I think you hit the nail on the head, right there. I love the good memories, and the fact that we're still doing them. The most religious my family has ever gotten about Christmas is my mom used to stay up to watch the midnight mass with the Pope on TV (she hasn't done it the past few years because she tires out too easily), and then the religious Christmas carols. What my family actually did together was never religous, but was about celebrating family and making good memories.

  12. My advice is to go about your business and don't worry about somebody's dog unless it causes you a problem. Sure, they're being dumbasses... but the world is full of dumbasses. There are millions of poorly cared for critters around- what's one more? If you confront them or call animal control, you're just going to end up with pissed off neighbors... and cause problems for people who haven't done YOU any harm.


    Hmmm... the wife is gonna be pissed when she reads that.


    That is the exact attitude that allows atrocities such as abuse to continue! Animal abuse/neglect can be a major sign of other abuses, including human abuse! And to say to do nothing aloows the abuser to continue, and think that s/he'll never get caught, and so the next generation will think it's alright as well. These sorts of things need to be reported, or else it'll never end! *growlrant*


    OP: I'd report them. If they can't be bothered to properly take care of their pet, they shouldn't have it.

  13. Roommate has a show on (I think on MTV) and one of the girls it's focussing on is trying to become a nun... The way she talks is just bugging me to no end.


    She was talking to a friend at a party and she went on about how sex should be between married people and yadda yadda...


    I wish I could just turn my ears off...

  14. growing up to be the next Shakespear


    Why would they want their kids to be the next Shakespeare? He had a not-so-good love life, and while he was a brilliant playwright, his plays were far from the good clean fun everyone seems to think they are... Penis jokes and sexual undertones EVERYWHERE, and some of his plays were quite political.

  15. I don't normally mind profanity unless it's overused. However, those who overuse it tend to have other problems that are equally 'offensive' to me. Things like improper spelling, atrocious grammar, atrocious capitalization/punctuation skills... In my opinion, if someone doesn't respect themselves enough to pay attention to such things, then they don't deserve my respect in reading their stuff. And horrible skills when I'm looking at fanfiction earns an automatic back-page.

  16. And of course, I didn't think of anything to say until after it was over. After I got back to my room I wrote a short rant/speech of what I came up with. I've posted it in my lj, and now I'm posting here.


    My great grandfather came to America from Mexico during the time of the Mexican Revolution and brought his wife and daughter with him. He wanted something better for his family, something he could not see them getting in Mexico. My grandfather was born an American citizen. He was raised to see the importance of the freedom and liberties that the founding fathers wanted for us. He was proud to be an American citizen, and took great joy in his rights and serving this country. He went to war for those liberties in Korea, and he fought to see justice prevail at home, in attending every jury he could be a part of. This is part of the story of my family, but it is not exclusive to my family. Many of the families in America came here because they wanted something better. They wanted the freedom, and for their children and grandchildren and great grandchildren to live in a place where civil liberties were respected and protected.


    However, the protections for those liberties are being eroded. In 2001, the Patriot Act was signed into law. Amongst other things, this Act provided for wire-tapping and other search methods without a warrant or probable cause. Simply stating a belief that the person could possibly be a terrorist would be enough of a "probable cause". While the Act sounds good and patriotic on paper, it is not. It violates the 4th Amendment right against unreasonable searches and seizures. More recently, Bush signed the Military Commissions Act of 2006. This act allows for the government to hold "enemy combatants" without charge, to abuse and torture said "enemy combatants", and takes away their right to habeas corpus. And while some may look at it and say that it is a fair law, since it shouldn't apply to American citizens, they need to look again. For one thing, this Act allows for legal violations of the Third Geneva Convention by government and military personnel. Second, if an American citizen is wrongfully imprisoned, they cannot take it to civil court while contained, but instead go through the military courts. One of the most offensive parts of this Act is the removal of the right to Habeas Corpus. Habeas Corpus is what protects prisoners from unjust imprisonment, and requires that the be allowed to see all the evidence against them. This is a right that is fundamental to the judicial system, and without it, how can one expect a fair trial, or even to have a trial at all?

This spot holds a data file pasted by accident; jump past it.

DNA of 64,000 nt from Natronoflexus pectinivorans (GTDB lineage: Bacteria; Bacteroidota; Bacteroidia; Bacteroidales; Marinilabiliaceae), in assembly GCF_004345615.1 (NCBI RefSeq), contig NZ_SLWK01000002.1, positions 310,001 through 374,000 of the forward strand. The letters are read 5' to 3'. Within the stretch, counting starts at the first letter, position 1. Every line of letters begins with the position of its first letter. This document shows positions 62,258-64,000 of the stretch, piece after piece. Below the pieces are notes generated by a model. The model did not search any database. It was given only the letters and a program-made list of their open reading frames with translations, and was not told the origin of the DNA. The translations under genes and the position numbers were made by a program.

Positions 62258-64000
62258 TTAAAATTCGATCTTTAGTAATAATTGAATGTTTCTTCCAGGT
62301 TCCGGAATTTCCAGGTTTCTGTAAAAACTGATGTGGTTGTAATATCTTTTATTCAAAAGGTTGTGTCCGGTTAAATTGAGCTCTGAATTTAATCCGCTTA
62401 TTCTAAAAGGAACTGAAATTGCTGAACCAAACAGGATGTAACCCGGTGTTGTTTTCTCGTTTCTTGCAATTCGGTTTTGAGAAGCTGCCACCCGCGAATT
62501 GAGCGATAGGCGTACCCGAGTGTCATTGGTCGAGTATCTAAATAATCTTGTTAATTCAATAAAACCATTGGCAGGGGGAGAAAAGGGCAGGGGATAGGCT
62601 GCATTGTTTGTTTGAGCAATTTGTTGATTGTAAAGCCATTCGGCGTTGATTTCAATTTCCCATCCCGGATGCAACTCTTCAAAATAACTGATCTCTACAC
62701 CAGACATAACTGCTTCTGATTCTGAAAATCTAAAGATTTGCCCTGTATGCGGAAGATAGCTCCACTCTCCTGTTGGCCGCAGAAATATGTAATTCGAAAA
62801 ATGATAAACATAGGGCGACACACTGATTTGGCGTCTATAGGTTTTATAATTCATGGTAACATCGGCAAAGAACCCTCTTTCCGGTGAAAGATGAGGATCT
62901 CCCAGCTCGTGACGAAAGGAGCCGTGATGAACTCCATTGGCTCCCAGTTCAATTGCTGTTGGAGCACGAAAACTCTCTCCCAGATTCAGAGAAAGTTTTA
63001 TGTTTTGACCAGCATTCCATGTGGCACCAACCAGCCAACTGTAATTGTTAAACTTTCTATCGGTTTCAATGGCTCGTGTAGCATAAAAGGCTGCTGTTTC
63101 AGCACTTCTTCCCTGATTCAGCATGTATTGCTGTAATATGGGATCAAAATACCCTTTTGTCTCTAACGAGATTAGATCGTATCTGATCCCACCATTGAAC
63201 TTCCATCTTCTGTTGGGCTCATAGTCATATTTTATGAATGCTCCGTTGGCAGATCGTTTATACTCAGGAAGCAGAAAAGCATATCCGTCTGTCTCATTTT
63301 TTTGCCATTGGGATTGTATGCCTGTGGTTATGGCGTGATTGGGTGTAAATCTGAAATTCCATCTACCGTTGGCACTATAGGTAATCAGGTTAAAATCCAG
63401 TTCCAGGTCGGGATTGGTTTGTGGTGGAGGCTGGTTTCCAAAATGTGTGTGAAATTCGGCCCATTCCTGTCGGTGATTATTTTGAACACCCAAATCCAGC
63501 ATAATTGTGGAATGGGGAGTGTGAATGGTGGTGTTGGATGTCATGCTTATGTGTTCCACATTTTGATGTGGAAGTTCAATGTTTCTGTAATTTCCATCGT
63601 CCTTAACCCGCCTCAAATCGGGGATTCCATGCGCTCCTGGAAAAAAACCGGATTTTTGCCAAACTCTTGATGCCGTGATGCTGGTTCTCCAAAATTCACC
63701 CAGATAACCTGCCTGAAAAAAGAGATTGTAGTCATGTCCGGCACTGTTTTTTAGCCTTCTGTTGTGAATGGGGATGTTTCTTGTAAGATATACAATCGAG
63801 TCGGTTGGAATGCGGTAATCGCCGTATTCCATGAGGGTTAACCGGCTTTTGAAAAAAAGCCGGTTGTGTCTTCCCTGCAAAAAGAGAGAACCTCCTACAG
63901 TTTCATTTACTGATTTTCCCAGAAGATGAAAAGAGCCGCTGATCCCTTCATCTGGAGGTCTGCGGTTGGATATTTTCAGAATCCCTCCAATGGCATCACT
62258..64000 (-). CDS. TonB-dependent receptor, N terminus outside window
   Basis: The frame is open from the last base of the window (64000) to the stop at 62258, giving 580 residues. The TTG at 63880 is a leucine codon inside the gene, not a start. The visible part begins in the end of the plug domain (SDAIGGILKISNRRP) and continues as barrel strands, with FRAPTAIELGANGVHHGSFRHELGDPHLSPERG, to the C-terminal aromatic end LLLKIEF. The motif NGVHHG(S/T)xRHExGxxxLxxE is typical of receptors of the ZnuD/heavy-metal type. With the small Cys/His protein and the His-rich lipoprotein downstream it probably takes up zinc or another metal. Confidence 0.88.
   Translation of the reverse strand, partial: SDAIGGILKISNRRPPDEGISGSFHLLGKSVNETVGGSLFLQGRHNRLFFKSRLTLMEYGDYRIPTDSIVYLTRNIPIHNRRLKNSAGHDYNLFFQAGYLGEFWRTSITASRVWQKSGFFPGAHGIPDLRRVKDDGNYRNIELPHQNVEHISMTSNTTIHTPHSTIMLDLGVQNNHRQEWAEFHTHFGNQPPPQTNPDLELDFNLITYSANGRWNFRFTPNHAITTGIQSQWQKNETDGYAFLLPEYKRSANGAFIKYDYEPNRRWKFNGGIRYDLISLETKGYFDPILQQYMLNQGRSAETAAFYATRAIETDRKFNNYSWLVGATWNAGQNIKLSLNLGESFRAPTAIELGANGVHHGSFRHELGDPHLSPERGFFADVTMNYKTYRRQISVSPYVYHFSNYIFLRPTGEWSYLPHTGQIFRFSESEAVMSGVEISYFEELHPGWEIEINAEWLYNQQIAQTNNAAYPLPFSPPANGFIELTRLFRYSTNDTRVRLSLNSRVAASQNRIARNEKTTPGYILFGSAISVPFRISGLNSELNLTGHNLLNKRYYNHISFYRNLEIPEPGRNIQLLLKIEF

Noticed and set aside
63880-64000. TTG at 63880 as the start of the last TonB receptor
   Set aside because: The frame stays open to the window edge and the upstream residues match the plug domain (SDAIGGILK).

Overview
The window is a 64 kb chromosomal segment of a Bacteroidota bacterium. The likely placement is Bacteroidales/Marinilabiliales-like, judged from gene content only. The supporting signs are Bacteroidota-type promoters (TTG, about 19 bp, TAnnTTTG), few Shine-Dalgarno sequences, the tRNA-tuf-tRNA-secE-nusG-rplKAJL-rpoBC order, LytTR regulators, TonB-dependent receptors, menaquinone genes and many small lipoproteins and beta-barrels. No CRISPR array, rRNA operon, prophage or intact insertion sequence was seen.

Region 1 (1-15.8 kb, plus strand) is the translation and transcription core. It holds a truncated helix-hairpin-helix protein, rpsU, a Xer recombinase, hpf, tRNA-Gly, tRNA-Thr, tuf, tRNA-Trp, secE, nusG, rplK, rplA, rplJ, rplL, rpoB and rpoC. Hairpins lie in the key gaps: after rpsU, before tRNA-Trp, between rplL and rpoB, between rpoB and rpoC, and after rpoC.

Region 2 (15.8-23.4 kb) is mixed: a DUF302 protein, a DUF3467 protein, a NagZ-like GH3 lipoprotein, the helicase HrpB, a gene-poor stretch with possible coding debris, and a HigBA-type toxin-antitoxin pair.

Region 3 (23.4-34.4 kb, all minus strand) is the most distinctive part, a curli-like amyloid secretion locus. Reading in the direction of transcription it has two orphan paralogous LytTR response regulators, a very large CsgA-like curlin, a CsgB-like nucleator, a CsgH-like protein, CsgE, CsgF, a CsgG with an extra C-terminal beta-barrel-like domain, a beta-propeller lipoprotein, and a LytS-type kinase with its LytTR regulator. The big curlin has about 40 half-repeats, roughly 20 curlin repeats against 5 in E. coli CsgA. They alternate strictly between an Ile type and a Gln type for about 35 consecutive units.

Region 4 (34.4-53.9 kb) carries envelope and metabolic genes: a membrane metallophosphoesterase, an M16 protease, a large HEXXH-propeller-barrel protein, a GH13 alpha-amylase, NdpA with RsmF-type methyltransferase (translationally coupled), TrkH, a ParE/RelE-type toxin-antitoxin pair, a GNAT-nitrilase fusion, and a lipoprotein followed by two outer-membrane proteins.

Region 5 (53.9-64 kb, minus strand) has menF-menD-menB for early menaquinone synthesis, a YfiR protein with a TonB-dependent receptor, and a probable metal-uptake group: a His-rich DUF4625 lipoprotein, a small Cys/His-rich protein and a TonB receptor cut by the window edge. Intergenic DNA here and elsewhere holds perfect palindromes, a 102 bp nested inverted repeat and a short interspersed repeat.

So, in honor of the Military Commissions Act of 2006, staff and students of my university put together a funeral for Habeas Corpus. This funeral was a call to action, and a plea to end the ignorance of the community (local and national) to what is going on in this country, by this country. It was held in a place symbolic to our point. On our campus we have cherry trees that were planted to remind us of the students whose attendance to the school was cut short by the Executive Order 9066 by President Franklin D. Roosevelt. Executive Order 9066 was the order for all Japanese and Japanese-Americans on the west coast to be relocated to internment camps during World War II. This was a grave violation of the rights and liberties of those American citizens, including that of Habeas Corpus. Our cherry trees were planted in hopes that no American citizen's rights would be so butchered again. The funeral for Habeas Corpus was held amongst those trees.


    Let us hope and strive, so that Habeas Corpus and all the other human rights are revived, so that no one need fear for their freedom.

  17. My first name is a derivative of "christian", but my mom chose it because she thought it was pretty, not because of what it meant. There was also a famous person who died the year I was born with the same name as me, but she spelled it the "traditional" way of spelling it, while mine is the most unusual way of spelling it.


    I personally find it a bit ironic that my first name is a reference to a religion that I don't identify myself as...